dipole, two 12V 2amp/hour lead-acid batteries, and a
homewbrew QRP SWR meter. The 20m SSB
transceiver is about the size of a large
2m handheld. The design was published by KK7B in
QST April 93. The rig generates single sideband
using the phasing method, no crystal filters. The
receiver is a direct conversion type. At home in
Portland Oregon I had great luck with the transceiver.
Using a tri-bander at 50 feet does make a difference.
I was able to work New Zealand on 20meters with only
10 watts. But operating the rig from the wilds of
Coloardo with a simple dipole at 15 feet was a tough
going. The band conditions were some what marginal
as well. The signal just wasn't strong enough to make
consistent contacts each night from camp.
  
  
    I wanted a simple compact antenna to go
along with the QRP transceiver. I choose a dipole.
A end-feed long wire is the simplest to erect but
you'll need a antenna tuner to load it. I constructed a
light weight 20m inverted vee antenna using 30 feet
of RG58 coax for a feed line, and #22 gauge wire for
the elements. A plastic center insulator keeps the
weight down. I was able to use light
weight fishing line to string up the antenna each
night. Taping the fishing line to a golf ball made it
easy to toss the line over a low limb, up 15 or 20
feet. Sixteen pound fishing line is more than
adequate to support the antenna for the hour of use
each night. Using fishing line allowed me to take
down the antenna quickly each night after use, I'd
discard the used fishing line. I
had a small QRP SWR meter to check power levels
and verify SWR. The low power SWR meter is
written up in the recent ARRL handbook. Roy
W7EL designed it, its quite accurate down to 1watt
levels.
   
    You'll need to pick which HF band to
operate QRP SSB. My rig only operates on one
band, this was done to keep rig compact and light
weight. I tried 20m on the bike tour in Colorado. It
seemed like the best choice to work back into
Portland Oregon. Unfortunately, I found 20m too
crowded for QRP. I did manage to make several
contacts. I'd recommend using 75m or 40m for QRP
SSB. When the solar activity picks back up again
17m, 15m and 10m will be excellent as well. In the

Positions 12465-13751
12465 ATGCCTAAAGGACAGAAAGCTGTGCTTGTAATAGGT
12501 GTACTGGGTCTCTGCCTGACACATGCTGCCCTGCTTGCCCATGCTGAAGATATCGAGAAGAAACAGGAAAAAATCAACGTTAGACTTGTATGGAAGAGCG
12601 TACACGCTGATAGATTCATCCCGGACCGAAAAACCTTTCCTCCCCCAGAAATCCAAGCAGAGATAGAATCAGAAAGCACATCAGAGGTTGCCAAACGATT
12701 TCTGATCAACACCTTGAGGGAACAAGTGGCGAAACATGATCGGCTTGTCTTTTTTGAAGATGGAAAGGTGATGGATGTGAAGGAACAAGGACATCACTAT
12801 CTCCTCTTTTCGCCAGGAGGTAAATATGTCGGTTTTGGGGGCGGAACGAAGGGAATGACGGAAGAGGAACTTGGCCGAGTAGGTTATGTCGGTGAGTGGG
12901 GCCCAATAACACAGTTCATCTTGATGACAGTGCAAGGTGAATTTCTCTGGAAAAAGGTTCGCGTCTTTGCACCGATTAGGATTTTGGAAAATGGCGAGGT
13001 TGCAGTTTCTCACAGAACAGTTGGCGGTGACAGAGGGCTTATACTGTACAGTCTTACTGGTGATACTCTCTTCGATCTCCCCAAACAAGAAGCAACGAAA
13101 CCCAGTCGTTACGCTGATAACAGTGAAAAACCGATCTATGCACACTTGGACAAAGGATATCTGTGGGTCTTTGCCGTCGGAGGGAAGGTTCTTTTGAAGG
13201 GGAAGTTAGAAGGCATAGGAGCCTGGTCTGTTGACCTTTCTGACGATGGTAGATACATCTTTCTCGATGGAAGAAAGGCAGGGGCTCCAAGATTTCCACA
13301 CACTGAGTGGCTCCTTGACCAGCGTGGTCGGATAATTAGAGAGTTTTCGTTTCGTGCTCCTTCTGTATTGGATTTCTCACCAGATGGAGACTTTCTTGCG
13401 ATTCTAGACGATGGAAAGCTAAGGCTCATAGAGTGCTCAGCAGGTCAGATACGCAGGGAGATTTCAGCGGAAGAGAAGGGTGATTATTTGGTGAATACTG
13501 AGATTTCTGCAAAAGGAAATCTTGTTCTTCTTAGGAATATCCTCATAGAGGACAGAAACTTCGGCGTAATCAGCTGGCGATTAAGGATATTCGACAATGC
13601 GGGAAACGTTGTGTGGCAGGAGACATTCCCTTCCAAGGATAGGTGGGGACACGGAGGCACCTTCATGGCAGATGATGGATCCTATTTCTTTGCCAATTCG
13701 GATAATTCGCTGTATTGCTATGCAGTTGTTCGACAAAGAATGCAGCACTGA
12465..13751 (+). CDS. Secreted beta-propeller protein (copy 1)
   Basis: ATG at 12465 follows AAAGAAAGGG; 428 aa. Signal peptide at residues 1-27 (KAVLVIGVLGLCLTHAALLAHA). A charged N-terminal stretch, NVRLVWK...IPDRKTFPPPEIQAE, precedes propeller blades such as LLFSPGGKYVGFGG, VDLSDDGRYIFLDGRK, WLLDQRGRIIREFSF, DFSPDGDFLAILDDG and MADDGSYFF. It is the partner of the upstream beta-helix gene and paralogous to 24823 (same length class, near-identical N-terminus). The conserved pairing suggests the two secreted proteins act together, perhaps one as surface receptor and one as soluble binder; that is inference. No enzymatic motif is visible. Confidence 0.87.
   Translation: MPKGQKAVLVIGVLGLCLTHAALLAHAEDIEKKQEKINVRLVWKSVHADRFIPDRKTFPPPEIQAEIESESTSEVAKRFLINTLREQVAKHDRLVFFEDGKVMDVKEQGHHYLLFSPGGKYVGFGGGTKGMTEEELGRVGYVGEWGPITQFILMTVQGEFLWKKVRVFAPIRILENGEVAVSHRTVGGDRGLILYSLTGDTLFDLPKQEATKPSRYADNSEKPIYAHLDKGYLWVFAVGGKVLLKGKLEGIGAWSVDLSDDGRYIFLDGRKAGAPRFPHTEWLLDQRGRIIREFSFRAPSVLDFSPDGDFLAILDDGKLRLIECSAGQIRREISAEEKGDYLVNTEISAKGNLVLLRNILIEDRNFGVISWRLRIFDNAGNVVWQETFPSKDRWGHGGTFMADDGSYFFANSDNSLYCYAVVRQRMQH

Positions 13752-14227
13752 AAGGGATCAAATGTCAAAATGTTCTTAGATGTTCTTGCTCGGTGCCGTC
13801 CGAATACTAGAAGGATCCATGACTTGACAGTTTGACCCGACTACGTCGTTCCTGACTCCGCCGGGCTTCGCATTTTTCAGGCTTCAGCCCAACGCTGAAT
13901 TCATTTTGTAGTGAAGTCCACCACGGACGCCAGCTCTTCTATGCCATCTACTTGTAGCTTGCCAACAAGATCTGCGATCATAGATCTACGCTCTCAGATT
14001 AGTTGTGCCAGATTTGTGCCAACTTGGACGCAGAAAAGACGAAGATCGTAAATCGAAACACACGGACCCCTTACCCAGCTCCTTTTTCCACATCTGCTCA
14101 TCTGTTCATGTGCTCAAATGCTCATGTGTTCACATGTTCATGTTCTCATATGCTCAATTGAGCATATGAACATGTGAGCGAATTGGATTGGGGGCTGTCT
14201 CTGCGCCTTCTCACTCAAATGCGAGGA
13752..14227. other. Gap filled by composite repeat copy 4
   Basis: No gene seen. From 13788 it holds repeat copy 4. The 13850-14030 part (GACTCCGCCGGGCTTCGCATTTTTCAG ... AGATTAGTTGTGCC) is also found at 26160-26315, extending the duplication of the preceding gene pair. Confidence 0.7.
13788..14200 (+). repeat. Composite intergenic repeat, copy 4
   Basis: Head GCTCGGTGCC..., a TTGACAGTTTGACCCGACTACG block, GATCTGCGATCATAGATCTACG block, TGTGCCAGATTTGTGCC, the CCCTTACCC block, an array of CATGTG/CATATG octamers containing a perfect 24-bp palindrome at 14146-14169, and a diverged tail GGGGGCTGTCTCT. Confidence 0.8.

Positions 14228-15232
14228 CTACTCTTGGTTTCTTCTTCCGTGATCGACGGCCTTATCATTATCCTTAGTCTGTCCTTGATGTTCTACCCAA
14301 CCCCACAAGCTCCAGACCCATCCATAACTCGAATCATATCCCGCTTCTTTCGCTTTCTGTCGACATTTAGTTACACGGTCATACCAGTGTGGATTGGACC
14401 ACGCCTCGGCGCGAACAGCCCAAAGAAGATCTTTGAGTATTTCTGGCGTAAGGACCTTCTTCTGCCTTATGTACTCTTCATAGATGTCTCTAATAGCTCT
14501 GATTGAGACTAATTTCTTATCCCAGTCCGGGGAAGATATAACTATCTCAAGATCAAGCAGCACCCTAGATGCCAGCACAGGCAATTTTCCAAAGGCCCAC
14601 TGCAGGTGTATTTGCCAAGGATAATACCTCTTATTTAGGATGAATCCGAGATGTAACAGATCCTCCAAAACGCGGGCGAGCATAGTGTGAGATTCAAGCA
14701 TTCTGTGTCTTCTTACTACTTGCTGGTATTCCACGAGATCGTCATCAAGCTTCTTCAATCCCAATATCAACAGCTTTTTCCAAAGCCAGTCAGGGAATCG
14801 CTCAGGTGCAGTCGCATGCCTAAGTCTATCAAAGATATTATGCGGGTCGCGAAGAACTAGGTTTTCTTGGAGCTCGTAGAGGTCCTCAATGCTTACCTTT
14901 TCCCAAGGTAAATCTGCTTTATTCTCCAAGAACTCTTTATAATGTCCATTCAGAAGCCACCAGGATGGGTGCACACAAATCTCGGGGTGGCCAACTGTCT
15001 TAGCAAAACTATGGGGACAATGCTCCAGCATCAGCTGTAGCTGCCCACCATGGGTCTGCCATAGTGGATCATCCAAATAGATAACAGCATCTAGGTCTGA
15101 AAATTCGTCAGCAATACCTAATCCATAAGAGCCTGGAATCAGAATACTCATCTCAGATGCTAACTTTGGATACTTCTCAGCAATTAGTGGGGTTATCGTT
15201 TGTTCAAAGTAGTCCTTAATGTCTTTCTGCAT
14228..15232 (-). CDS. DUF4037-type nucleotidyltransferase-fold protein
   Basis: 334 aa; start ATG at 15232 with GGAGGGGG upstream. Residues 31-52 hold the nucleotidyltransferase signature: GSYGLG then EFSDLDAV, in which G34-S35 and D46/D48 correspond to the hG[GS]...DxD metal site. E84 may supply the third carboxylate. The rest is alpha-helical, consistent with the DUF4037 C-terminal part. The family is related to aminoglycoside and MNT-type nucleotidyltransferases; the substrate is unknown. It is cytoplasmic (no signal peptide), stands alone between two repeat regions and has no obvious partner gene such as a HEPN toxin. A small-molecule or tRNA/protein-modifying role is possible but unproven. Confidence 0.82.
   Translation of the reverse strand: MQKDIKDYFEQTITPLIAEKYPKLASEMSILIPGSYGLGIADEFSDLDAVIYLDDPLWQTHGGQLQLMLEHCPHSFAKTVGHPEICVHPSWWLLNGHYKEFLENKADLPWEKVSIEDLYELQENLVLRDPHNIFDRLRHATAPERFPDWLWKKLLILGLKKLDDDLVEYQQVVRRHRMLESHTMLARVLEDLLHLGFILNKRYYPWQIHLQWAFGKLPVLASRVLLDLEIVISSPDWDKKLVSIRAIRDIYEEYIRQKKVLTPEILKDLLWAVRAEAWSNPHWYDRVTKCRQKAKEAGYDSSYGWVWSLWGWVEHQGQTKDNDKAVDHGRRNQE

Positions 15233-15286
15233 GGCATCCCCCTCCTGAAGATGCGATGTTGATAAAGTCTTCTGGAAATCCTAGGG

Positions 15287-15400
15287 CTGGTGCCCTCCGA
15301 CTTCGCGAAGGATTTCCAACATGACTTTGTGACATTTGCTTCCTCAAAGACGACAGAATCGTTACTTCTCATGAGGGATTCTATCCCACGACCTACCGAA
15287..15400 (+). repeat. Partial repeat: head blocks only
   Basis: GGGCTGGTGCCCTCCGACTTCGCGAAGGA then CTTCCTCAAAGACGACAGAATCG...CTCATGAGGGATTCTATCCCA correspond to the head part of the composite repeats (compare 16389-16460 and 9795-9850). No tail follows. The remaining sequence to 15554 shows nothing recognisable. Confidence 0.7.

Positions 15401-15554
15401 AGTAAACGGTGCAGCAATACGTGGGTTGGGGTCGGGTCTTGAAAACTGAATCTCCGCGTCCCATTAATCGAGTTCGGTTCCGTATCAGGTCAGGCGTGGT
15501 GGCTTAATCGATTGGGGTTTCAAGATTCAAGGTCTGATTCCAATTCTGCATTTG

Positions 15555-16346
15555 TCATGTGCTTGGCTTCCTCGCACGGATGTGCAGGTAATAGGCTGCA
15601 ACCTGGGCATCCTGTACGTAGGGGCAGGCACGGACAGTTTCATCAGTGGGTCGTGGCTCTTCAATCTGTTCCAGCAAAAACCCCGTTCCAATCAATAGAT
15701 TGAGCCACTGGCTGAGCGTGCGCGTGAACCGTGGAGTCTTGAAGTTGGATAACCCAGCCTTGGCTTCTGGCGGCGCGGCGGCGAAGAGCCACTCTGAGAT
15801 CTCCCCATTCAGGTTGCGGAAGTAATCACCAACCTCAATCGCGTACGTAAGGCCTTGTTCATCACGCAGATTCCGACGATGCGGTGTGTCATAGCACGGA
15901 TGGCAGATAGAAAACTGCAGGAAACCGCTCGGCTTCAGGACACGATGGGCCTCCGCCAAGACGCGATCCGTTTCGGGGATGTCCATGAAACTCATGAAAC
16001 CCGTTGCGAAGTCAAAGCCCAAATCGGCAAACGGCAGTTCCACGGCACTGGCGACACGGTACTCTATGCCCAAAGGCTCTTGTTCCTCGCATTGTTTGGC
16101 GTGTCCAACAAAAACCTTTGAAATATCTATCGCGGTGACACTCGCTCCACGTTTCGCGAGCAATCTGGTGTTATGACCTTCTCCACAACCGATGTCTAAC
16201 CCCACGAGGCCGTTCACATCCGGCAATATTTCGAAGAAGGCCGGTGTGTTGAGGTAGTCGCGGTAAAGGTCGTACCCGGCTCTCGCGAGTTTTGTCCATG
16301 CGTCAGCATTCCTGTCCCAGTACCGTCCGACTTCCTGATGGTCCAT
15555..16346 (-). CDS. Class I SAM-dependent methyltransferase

mean time 75m in the evening or 40m in the
afternoon and early evening should work fine.
  
    During another bike tour in the Fall of 1993
I did operate QRP 75m SSB. This week long bike
tour covered 420 miles in Eastern Oregon. I took
along a a similar home-brew HF 20 watt SSB
transceiver for 75m. Even with a 75m dipole strung
up only 15 feet off the ground I didn't have any trouble
making a constant string of contacts, one
after another. Reports of S9 plus 10 to 20dB were
common. I spent several late evenings lying in my
down sleeping bag chatting away on 75m. I was
enjoying the radio as much as the cycling. You'd
often find my tent pitched near a flag pole or football
field goal post. Flag poles make great antenna
supports, set-up and take down would be
done in minutes.
   
If you'd like to reach the Pedal the Peaks Tour
directors, try 1-800-795-0898 or 1-303- 979-7600.
Pedal the Peaks Tour offers tours in Colorado and
New Mexico, they may add a tour in Montana in 95. The 7 day
tour costs $325.

   
I often check into the BMHA 20m (14.253MHz) net
of the 1st and 3rd Sundays of the month. I
encourage you to check in. Lots of information
about operating 2meter and HF from a bike is shared
on the net.
  
John Liebenrood K7RO

InterNet address: k7ro@teleport.com
503-626-7745
   
   
   

John Liebenrood | Bicycle Mobile Hams
k7ro@teleport.com | __o of America
Portland, Oregon |_`\<, 17m/40m QRP SSB
... .. .. . . . .. (*)/(*) . . . . . ..